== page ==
1 House 100 Years

Preparing For The Centennial Of A Place That Matters

Month: September, 2012

More to the history than just the house


With rather slow, detailed projects going on in the house, it’s nice to take some time to look at what’s going on outside of the house. This is especially critical for the house and landscaping to have unity, and an important part of a house’s history is often its landscaping.

Another plant that has been growing in my yard even before I bought this house is called “flossflower.” It usually goes mostly unnoticed until it begins blooming. Honestly, I haven’t done my best at weeding, but if I had, I would be missing out on this interesting late summer bloomer.

It has done well in partly shady spots like this with a vinca ground cover, and if left alone, it remains in the background until it is time to bloom. For a few places in my yard where I’m unsure what to plant, these are welcome to claim those spots.

This photograph was taken September 2012.


Centennial sweet potatoes


Saturday I dug some sweet potatoes, a bit early since I normally wait until the end of October before the first freeze. Nevertheless I was getting eager and wanted to check on their progress, at least that was my excuse! They were nicely sized and not too large in diameter.

I bought a bag of these Centennial sweet potatoes last October from Storybook Antiques in Boykins, Virginia. It was their First Annual Pumpkin Festival, a great event in my first ever hometown that has been experiencing a kind of “renaissance” in its own way as it adjusts to new times.

I wanted to try this locally grown variety to compare them with my favorite Beauregard that I had been growing from slips sold at Norfolk County Feed and Seed. These were great, so I saved a few and this spring I grew and then planted my own sweet potato slips.

This photograph was taken September 2012. You can get about four good slips from each sweet potato, and this photograph shows sweet potatoes from just one of twelve slips that I planted. This is a nice yield for very little work and totally organic! (That is a large variety of ajuga, also known as bugleweed, to the right. It makes a great ground cover.)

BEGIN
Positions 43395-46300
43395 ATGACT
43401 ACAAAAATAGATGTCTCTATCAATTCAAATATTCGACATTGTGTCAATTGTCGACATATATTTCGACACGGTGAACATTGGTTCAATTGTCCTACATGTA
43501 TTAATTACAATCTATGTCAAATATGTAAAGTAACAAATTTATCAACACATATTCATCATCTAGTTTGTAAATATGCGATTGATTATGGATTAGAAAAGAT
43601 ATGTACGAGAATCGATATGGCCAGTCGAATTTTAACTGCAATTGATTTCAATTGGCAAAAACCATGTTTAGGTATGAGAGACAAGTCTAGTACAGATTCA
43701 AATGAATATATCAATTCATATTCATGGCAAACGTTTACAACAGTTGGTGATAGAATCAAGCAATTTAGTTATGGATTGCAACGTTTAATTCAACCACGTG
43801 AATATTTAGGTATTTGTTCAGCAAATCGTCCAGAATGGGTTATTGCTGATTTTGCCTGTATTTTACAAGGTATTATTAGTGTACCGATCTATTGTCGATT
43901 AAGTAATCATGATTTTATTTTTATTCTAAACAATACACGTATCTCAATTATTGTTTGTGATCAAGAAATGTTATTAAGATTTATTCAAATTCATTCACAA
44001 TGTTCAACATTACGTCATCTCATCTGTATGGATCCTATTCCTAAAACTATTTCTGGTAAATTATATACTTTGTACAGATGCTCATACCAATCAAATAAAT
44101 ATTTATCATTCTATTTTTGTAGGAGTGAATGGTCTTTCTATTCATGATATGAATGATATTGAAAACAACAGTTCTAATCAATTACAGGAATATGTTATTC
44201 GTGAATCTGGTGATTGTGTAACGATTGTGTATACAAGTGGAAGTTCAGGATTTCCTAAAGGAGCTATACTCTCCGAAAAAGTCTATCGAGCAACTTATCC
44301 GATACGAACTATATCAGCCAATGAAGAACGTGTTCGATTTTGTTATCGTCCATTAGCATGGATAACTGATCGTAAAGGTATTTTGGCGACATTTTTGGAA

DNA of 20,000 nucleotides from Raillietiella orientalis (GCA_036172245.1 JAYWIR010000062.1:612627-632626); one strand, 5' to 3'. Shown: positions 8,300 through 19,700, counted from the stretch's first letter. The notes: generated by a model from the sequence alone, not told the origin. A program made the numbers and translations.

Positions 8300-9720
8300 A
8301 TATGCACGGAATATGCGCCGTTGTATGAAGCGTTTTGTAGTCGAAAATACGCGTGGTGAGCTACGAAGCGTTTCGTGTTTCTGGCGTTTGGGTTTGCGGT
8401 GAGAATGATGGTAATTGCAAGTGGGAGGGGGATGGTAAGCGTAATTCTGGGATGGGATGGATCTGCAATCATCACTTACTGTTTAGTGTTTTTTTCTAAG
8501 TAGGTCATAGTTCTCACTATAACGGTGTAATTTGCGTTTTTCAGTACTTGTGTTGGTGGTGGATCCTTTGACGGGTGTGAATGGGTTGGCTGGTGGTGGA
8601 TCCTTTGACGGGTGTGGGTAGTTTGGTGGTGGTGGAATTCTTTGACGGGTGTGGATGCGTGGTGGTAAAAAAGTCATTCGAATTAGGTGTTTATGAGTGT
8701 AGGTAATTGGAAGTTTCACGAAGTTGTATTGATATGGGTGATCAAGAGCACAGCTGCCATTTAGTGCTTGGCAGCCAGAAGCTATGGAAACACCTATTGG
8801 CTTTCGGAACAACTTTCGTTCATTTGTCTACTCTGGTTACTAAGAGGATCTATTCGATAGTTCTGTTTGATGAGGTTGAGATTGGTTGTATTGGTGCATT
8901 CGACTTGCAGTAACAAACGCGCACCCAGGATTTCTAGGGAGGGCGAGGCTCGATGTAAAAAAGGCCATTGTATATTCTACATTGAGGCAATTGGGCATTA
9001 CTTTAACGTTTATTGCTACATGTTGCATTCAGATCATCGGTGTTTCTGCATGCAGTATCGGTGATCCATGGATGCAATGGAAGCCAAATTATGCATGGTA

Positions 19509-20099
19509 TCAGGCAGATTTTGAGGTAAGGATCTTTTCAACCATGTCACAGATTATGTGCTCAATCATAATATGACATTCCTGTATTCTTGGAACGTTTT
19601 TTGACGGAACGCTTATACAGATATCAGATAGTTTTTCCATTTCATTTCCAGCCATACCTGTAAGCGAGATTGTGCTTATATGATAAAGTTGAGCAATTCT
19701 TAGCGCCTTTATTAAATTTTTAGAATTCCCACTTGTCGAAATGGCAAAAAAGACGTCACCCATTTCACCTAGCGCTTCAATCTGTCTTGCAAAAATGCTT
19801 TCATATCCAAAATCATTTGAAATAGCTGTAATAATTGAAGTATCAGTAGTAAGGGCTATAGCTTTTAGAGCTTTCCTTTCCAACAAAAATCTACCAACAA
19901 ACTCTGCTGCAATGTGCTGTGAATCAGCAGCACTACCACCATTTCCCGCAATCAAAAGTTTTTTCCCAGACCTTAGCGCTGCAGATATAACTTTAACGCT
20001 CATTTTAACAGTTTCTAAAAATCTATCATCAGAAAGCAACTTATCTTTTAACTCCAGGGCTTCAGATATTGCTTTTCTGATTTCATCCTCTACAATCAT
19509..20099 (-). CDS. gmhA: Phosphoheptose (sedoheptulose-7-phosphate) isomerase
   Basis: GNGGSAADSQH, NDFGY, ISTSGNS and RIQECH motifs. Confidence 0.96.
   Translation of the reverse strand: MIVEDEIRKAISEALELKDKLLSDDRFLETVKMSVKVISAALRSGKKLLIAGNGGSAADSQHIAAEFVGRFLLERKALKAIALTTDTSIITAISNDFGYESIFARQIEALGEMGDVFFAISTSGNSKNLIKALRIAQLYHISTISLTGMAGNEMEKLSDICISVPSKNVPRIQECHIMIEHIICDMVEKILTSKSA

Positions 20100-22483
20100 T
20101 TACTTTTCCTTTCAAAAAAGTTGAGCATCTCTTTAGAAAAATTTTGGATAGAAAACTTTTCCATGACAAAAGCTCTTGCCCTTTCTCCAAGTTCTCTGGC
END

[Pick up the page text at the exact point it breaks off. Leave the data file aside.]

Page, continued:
From the most amazing little seeds to 5 feet 7 and 1/4 inches tall garden giants


This is Japanese Shiso. It was my “try something new” package of seeds this year, and it has pleased me just as much as the Thai Basil from last year and the Lemon Grass from the year before. Needless to say, I really enjoy trying new foods with interesting flavors.

The shiso seedlings that I started indoors drooped as soon as I started transplanting them, before they were even completely transplanted. Their first full weekend in the garden there were huge rains that wiped out most of my tomato transplants, sadly leaving the shiso seedlings plastered to the garden soil.

I was ready to resow seed, but that soaking didn’t deter them. These are plants on a mission! This past week they began to bloom, and I can see now why they are called Japanese Basil at times. The flower structure is very similar to Italian Basil and Thai Basil.

The main thing that has awed me about Japanese Shiso is how tall it has grown! Those little droopy fragile seedlings grew into plants with a somewhat woody stem and measured 5 feet 7 and 1/4 inches tall. They branch beautifully when trimmed as well and demand little attention.

The overall impression of the half dozen or so plants is eyecatching, almost as if it was a well-tended shrub. The bees are loving all of the blossoms too! The fragrance of the leaves is difficult to describe. It is herbal, spicy, exotic even, though in a subtle way.

I made tea by steeping about 2 cups of loosely packed leaves in 2 cups of hot water mixed with 2 cups of regularly tea. The taste is familiar yet different that way. Although I doubt that I will ever become wealthy selling Shiso tea, it’s been a great experiment!

This photograph was taken September 2012.